John Locke's natural philosophy (1632-1671)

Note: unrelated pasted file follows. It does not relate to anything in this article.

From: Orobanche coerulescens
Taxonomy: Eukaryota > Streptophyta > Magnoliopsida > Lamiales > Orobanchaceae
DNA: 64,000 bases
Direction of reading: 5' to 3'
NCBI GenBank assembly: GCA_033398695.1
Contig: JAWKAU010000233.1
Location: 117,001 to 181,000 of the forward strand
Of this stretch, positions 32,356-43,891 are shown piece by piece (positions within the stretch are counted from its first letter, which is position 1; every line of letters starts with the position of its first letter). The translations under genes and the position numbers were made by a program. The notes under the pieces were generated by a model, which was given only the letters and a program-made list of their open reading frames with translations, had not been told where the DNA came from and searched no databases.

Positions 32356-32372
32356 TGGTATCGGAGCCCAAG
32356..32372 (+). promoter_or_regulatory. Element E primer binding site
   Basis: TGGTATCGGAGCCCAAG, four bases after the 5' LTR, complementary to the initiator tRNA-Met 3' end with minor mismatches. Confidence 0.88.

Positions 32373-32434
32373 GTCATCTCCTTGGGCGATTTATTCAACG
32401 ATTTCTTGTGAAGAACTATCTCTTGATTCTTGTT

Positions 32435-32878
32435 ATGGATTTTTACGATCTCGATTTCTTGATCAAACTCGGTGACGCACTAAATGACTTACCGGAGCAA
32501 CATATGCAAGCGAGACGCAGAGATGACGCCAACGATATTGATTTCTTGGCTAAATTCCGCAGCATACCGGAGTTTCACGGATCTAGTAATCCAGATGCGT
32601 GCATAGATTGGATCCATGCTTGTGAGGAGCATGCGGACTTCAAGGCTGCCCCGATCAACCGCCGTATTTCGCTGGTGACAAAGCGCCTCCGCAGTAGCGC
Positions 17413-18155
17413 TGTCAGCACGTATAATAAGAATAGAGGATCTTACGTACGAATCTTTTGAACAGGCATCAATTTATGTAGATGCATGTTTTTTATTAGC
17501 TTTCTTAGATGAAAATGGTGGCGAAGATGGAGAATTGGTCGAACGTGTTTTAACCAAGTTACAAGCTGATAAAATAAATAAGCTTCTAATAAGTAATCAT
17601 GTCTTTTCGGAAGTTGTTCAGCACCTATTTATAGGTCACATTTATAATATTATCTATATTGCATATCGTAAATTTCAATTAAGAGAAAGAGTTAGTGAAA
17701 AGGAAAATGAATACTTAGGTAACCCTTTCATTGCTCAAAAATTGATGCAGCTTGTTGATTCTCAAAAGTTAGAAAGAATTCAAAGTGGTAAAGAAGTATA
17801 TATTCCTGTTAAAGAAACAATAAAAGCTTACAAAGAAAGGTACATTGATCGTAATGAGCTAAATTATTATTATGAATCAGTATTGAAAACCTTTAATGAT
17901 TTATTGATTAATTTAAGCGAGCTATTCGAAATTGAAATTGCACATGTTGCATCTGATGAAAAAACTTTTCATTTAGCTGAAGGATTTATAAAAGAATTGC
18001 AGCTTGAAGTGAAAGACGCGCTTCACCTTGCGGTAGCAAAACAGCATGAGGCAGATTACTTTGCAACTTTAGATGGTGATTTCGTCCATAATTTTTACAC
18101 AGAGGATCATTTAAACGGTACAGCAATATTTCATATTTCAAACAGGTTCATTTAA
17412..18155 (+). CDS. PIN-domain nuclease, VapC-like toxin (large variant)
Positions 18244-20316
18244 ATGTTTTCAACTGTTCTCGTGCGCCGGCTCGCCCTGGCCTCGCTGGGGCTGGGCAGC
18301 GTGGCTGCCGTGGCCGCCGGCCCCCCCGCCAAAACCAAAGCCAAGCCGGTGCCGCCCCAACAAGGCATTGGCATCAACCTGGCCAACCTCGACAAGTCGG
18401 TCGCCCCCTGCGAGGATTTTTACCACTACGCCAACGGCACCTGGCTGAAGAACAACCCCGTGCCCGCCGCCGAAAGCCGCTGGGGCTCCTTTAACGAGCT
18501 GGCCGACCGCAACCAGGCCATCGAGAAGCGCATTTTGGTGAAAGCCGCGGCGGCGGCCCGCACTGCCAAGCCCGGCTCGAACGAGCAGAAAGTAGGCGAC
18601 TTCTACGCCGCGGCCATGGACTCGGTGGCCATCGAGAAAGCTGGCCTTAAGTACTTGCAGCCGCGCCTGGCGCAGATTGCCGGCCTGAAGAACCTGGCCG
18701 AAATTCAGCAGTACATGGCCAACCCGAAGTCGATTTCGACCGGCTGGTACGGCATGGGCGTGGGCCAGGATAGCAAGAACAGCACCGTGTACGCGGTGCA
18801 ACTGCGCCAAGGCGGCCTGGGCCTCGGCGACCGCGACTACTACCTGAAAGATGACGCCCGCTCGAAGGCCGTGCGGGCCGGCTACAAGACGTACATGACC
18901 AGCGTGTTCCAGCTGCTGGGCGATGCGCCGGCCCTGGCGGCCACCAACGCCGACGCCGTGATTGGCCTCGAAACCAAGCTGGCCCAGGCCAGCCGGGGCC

The thesis concentrates upon John Locke's early development in the field of natural philosophy. This can be divided up into several distinct stages. Locke's first serious engagement with natural philosophy was in 1658 to 1664 when he embarked upon an extensive programme of medical reading. In this period he became acquainted with many notable figures, including Robert Boyle. Boyle introduced Locke to the mechanical philosophy and the work of Descartes. From 1664 to 1667 Locke became interested in formulating his own views on medical topics, writing short essays on disease and respiration, in addition to his continued study of medical texts. Through a very detailed analysis of these early medical writings it is shown that Locke was not committed to the mechanical philosophy at this point. In 1667, Locke moved to London and met Thomas Sydenham. This encounter had a huge impact on Locke's thinking. Locke collaborated with Sydenham and came to share his mentor's methodological precepts. There is manuscript evidence of this collaboration, which is carefully examined. As a consequence of their working together, Locke eschewed all theorising about aetiology and chose instead to rely upon clinical experience. Locke and Sydenham worked in concert until at least 1671. In 1671 Locke began work on the Essay. In the earliest Draft we can see that Locke was still under the influence of Sydenham, and repeated their shared assumptions. He was not a committed mechanist. Rather, he was agnostic on the question of how nature operates at the unobservable level. In the second Draft of the Essay, however, Locke provided his own variations on Sydenham's themes. It was at this point that Locke became a mechanical philosopher.